Helen Hughes


(1928 - 2013) Professor Helen Hughes AO was Professor Emeritus, the Australian National University, and Senior Fellow at CIS. Her expertise ranged from the Australian economy, economic development and aid, international trade, Indigenous affairs and capital flows.
She was Professor of Economics and Director of the National Centre for Development Studies at ANU from 1983 to 1993, and a member of the Fitzgerald Committee on Immigration: A Commitment to Australia. She also worked at the World Bank from 1968 to 1983 and was a member of the United Nations Committee for Development Planning from 1987 to 1993.
Widely published on a range of topics and regularly interviewed in the media, Professor Hughes recently focussed on issues of development in the Pacific and Australia's remote Indigenous communities. Her recent work has included numerous Issue Analysis papers and press articles.

Recently added resources


27 Jun 2012

In all other states, the number of Indigenous children failing NAPLAN tests is increasing. This is the fourth report in the Indigenous Education series by Professor Helen Hughes and researcher Mark Hughes and finds that the government is wrongly blaming Indigenous failure rates on ethnicity,...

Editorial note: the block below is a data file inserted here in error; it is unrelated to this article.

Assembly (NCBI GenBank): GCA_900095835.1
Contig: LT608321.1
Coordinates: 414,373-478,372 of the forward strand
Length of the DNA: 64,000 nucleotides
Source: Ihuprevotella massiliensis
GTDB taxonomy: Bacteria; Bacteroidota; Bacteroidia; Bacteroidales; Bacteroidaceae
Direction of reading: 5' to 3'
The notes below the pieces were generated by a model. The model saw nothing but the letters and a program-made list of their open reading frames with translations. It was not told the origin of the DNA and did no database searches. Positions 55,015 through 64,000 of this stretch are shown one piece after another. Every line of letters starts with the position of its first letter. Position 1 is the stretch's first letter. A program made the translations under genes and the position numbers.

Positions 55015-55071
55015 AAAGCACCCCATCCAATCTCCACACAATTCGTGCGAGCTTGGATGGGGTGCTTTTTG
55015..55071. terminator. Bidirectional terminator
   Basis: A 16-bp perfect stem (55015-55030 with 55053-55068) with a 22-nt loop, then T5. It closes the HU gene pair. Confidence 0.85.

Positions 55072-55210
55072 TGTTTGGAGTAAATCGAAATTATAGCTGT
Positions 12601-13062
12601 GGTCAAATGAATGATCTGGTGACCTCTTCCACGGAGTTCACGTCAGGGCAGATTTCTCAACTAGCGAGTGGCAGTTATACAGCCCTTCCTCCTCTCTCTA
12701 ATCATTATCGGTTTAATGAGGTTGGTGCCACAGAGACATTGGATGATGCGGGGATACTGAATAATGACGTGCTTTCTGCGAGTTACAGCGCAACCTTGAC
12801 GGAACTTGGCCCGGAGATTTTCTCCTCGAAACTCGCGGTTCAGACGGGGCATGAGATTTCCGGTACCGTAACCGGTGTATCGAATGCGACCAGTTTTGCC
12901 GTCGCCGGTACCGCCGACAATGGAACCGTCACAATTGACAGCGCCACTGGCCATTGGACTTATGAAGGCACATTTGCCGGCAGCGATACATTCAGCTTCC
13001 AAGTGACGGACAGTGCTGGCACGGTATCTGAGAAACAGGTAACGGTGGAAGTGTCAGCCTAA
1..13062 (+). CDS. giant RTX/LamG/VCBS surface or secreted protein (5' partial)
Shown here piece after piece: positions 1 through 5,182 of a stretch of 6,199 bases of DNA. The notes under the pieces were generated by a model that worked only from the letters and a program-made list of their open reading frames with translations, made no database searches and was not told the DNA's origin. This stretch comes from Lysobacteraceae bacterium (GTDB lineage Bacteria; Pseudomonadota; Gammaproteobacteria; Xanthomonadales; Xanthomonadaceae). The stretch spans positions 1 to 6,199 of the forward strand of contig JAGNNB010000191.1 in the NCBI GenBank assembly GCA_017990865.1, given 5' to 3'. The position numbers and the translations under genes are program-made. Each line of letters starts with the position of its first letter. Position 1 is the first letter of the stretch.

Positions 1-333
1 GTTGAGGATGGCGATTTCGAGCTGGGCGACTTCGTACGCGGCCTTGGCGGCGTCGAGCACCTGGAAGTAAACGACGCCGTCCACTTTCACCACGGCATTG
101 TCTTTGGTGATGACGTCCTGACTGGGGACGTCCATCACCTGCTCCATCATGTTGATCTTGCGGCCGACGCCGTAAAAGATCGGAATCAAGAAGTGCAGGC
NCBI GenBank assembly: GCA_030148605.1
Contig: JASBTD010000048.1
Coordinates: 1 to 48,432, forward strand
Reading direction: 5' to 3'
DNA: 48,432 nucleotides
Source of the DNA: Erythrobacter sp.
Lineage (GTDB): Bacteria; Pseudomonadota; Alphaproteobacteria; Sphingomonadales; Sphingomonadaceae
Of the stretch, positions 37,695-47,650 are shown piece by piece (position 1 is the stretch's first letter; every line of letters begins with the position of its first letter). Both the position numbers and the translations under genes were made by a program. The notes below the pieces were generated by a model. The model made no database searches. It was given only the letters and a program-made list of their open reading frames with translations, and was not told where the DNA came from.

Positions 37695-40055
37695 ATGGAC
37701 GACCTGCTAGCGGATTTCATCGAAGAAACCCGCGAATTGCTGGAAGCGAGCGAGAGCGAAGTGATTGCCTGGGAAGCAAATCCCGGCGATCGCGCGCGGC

18 Oct 2011

This paper argues that inappropriate government policies cause of low remote Indigenous labour force participation and high unemployment.

This paper is a submission to the Remote Participation and Employment Services Engagement Panel (0) , responding to the Discussion Paper released 16 August 2011....


18 Nov 2010

This paper argues that 'social' housing has failed and private home ownership must be an immediate priority on Indigenous lands; to help kick start home ownership tenants should be offered ownership of their homes at no cost.

Almost 20% of Australia and almost 50%...


29 Apr 2010

Executive Summary

The 2009 NAPLAN results for Aboriginal and Torres Strait Islander students again show high rates of failure to meet the national minimum standards. Failure rates of 40 to 50% are common in Indigenous schools and rise to more than 70% in...


23 Apr 2009

This paper argues that there is no ‘gap’ between the literacy and numeracy of Indigenous and non-Indigenous students.

The gap is between Indigenous students in mainstream schools and Indigenous students in non-performing remote schools.

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